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Discussion Starter · #1 · (Edited)
Where is the best location for connecting the ground inside the dash?

I installed a JVC Arsenal KD-AHD69 with the JVC XM Direct2 receiver. Reading reviews about engine/alternator noise with the XM unit, I was careful to twist together the receiver and XM ground wires, and bolted them to the unused hole in the bare metal on the right hand side, next to where the main dash piece is bolted to the metal frame (don't have any pictures, sorry). Not sure why the hole is there, but since it is the same piece of metal to which the dash is bolted, I figured it was as good of a place as any for grounding. However, I still get a very bad engine whine when I use the XM. I'm thinking about getting a power filter, but if there is a better spot for ground than what I am using, I'd like to try that.

Edit: Forgot to mention, it is 2010 Pro-4X.
 

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did you clear off all the paint so you were making contact with bare metal? if all else fails you can find something bolted to the firewall and run a ground from there to the same bolt for a better ground.
 

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Discussion Starter · #3 ·
It was already bare metal. I may try the firewall idea... I'm basically just hoping to have an idea of a good location before pulling the dash back out, to minimize the number of times I have to do that.
 

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It was already bare metal. I may try the firewall idea... I'm basically just hoping to have an idea of a good location before pulling the dash back out, to minimize the number of times I have to do that.
its never "already bare" surface rust, various coatings, if you want the best possible ground you need to go directly to the body and scuff the surface to bare metal and clean (scuff and clean even if it looks like bare metal) then bolt it down and coat in liquid to seal it if your worried about surface rust there. just bolting to something in the dash means that your ground is only as good as the metal to metal contact the dash makes where bolted down so if you want the best ground you need to go straight to the body/chassis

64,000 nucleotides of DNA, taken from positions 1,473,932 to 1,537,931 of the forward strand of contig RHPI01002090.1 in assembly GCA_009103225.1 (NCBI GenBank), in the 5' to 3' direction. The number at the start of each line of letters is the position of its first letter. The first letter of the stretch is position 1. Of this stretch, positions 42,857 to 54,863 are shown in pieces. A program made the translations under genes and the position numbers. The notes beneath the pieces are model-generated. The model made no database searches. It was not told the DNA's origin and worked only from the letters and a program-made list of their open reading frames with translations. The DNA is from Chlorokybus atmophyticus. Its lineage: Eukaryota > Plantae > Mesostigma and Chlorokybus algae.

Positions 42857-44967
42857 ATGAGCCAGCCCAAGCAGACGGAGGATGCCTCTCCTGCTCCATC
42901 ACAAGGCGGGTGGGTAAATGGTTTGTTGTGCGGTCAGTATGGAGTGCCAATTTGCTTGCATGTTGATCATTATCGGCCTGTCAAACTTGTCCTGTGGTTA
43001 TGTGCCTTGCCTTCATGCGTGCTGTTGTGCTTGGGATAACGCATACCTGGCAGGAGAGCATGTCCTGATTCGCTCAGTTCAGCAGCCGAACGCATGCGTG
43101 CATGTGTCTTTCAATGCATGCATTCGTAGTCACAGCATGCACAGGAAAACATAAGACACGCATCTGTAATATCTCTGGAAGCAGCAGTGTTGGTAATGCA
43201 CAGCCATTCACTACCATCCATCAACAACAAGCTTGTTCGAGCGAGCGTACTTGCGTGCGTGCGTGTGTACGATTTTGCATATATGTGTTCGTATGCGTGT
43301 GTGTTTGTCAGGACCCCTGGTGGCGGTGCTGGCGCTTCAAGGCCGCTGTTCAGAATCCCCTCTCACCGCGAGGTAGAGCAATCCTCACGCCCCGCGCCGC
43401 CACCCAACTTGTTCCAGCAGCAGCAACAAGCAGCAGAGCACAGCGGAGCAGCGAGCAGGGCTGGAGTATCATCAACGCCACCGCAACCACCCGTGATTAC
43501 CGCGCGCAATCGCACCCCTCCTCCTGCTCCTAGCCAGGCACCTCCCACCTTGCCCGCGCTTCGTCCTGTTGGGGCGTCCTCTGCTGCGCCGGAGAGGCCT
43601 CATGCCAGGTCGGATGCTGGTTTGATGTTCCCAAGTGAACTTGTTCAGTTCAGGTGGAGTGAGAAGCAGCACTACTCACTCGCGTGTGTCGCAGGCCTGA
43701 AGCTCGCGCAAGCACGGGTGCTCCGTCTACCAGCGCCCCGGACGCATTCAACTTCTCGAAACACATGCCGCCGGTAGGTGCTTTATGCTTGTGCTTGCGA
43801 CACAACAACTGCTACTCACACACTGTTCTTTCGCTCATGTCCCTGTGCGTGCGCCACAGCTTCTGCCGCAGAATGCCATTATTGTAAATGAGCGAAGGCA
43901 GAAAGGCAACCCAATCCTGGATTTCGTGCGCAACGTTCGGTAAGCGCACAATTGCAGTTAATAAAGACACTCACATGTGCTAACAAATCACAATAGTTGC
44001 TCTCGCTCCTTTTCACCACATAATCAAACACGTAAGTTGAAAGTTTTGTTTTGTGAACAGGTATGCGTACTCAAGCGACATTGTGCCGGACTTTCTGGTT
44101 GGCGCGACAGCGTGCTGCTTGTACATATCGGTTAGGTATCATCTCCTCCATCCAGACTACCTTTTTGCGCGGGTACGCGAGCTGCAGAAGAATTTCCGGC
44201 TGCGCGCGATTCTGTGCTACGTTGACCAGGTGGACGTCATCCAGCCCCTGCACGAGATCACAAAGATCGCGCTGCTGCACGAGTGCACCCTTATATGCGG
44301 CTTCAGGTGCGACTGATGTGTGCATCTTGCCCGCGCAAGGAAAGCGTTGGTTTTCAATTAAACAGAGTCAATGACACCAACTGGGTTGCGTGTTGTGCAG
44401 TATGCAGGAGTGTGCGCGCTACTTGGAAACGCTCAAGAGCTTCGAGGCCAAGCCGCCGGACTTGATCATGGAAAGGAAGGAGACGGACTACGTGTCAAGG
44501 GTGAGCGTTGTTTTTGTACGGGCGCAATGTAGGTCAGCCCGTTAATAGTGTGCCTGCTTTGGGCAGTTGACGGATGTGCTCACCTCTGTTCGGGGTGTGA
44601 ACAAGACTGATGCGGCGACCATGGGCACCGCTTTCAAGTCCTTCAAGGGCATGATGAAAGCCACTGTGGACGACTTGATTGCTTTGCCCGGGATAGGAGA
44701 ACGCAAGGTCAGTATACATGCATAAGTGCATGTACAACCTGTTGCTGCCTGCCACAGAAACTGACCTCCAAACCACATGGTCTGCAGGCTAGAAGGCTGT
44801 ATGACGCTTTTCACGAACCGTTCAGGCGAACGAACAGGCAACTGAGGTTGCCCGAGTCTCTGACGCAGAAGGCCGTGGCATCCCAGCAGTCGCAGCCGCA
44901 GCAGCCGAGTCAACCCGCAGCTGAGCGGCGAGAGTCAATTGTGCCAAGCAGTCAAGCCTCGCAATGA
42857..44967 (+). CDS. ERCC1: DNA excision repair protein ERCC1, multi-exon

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^^^^ good post.

always ground to the body or truck frame when possible. never ground to the dash brackets.

always scuff the paint off at your ground. coarse grit (40, 60, 80) sandpaper works well and fast. or if you are in a pinch, the sharp end of a flathead screwdriver works too.
 

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Discussion Starter · #6 · (Edited)
While looking for a place on the firewall, I found this ground wire behind the glove box:



I ran a wire there, and I still get the whine (though it MAY be a little better). I then tried running a temporary wire straight to the negative terminal on the battery, but could still hear the whine. If that didn't work, what are the chances wiring it to the chassis will work? I really don't want to start taking off paint (hence increasing rust risk) unless I have to.

Speaking of rust risk, what liquid where you referring to for sealing it?
 

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Discussion Starter · #8 · (Edited)
Never heard of that before, thanks.

I tried the chassis too, still no improvement. I guess it's time to look at power filters.

Another question... will it hurt anything for me to leave the ground wire connected to the ground at the passenger airbag (pictured in the earlier post)? I figure they are all the same ground, but being as it is for a safety system, I'm second guessing myself and wondering if I should pull the glovebox out again and disconnect it.
 

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the interior of the truck stays relatively dry. rust shouldnt be an issue.